x Help us stop Amazon's grueling working conditions in India!


Yoshiro Mori’s resignation is showing the power of women’s voices in Japan. The Tokyo Organizing Committee of the Olympic & Paralympic Chair´s stepped down after his sexist remarks made global headline this week and forced many to think harder about gender-based discrimination in the Asian country.  

Mori´s comments, and the backlash that followed, have also galvanized women in the Japanese media industry to demand opportunity for advancement and equality. 

In a press conference this week, four union federations in Japan’s media sector spoke out about how the miniscule number of women in decision-making positions leads to gender-biased information, either deliberately or through an “unconscious bias.” Innovation and growth require a diverse range of people to share their knowledge and experiences, and currently, the union say, the country’s media does not have that diversity.

It is a serious problem that there are so few women decision makers in media companies that produce content for the public, and these products have a great impact on public opinion which may be skewed by biases,” said Hanako Kishida, Deputy Chairperson, Minpo Roren Women’s Caucus.

Minpo Roren represents commercial broadcast unions. It was joined by representatives from the Japan Federation of Newspaper Workers’ Unions (Shimbun Roren), Japan Federation of Publishing Workers’ Unions (Shuppan Roren), and Women in Media Network Japan (WiMN)at the press event.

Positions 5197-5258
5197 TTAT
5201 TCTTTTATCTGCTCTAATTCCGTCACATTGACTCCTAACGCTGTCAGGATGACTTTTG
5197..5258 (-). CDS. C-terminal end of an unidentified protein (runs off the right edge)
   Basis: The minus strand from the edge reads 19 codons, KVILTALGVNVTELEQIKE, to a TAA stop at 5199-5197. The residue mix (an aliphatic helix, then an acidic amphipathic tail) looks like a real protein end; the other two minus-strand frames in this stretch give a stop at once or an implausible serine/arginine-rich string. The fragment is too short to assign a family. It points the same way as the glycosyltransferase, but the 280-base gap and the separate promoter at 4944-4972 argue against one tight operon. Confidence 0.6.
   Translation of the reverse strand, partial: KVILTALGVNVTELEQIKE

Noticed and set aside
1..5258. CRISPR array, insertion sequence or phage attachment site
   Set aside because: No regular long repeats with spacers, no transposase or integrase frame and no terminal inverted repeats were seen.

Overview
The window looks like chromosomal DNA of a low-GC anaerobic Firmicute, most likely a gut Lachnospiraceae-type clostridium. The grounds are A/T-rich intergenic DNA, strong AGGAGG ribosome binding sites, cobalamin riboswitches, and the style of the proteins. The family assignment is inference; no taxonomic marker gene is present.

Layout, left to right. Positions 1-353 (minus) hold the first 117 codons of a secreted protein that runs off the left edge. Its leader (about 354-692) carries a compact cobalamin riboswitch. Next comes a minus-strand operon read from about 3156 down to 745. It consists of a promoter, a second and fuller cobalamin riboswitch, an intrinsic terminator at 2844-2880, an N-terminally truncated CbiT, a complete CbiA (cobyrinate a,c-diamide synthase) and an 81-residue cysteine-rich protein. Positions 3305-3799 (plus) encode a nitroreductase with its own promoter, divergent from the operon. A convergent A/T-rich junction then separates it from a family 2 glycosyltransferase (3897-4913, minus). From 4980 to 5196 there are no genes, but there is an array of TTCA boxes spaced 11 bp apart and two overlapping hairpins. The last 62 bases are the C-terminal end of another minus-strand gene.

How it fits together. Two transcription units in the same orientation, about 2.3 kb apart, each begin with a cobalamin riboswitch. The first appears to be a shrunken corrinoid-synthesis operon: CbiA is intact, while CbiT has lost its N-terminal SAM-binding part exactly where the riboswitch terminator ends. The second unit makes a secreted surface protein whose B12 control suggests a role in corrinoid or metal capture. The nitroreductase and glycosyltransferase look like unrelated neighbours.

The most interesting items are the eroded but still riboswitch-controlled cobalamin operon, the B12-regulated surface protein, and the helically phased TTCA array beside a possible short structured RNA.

The organizations submitted a set of demands to increase the ratio of female executives in the sectoral employers’ associations to 30% or more, establish a standing committee on gender equality and make gender equality in the industry one of the key agendas. 

The union federations also filed requests with each of their respective industry bodies to proactively appoint women in executive positions by setting a quota system or a special framework to promote women’s presence and confront the alarming lack of progress in Japanese media. 

Minpo Roren’s Kishida continued, “The four union federations have been preparing to submit the demands to their employers’ associations since last summer. And we filed demands during last December and this February. The sensational title of today’s press conference refers to Mr. Mori’s sexism comment, but our aim is not to criticize him.”

The unions want change.

Rajendra Acharya, UNI APRO Regional Secretary, said “We are inspired by our sisters speaking and demanding their right to be in the decision-making levels of Japanese media. We stand with them in solidarity. We hope their voices will be heard, and their demands will prompt immediate action and change.”

According to a release by the unions, Japan Commercial Broadcasters Association (JBA) and the Japan Newspaper Publishers & Editors Association (NSK) have zero women among its 45 and 53 members, respectively. There are two women out of 40 members of Japan Book Publishers Association (JBPA) and Japan Magazine Publishers Association (JMPA) only one out of 21 of the organization’s leaders is a woman.